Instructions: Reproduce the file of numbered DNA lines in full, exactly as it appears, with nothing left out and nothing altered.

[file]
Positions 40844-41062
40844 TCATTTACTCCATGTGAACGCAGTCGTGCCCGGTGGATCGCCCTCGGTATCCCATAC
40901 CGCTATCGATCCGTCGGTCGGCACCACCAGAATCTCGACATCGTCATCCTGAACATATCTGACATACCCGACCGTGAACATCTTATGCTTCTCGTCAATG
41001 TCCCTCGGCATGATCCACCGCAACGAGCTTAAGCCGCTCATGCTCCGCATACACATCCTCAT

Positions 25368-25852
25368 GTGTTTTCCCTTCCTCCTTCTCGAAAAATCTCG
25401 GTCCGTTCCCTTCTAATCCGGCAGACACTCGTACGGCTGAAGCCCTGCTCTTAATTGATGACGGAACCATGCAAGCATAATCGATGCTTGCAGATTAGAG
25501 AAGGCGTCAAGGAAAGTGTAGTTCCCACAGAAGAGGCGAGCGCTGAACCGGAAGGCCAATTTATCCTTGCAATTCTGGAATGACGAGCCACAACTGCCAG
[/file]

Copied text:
Positions 40844-41062
40844 TCATTTACTCCATGTGAACGCAGTCGTGCCCGGTGGATCGCCCTCGGTATCCCATAC
40901 CGCTATCGATCCGTCGGTCGGCACCACCAGAATCTCGACATCGTCATCCTGAACATATCTGACATACCCGACCGTGAACATCTTATGCTTCTCGTCAATG
41001 TCCCTCGGCATGATCCACCGCAACGAGCTTAAGCCGCTCATGCTCCGCATACACATCCTCAT

Positions 25368-25852
25368 GTGTTTTCCCTTCCTCCTTCTCGAAAAATCTCG
25401 GTCCGTTCCCTTCTAATCCGGCAGACACTCGTACGGCTGAAGCCCTGCTCTTAATTGATGACGGAACCATGCAAGCATAATCGATGCTTGCAGATTAGAG
25501 AAGGCGTCAAGGAAAGTGTAGTTCCCACAGAAGAGGCGAGCGCTGAACCGGAAGGCCAATTTATCCTTGCAATTCTGGAATGACGAGCCACAACTGCCAG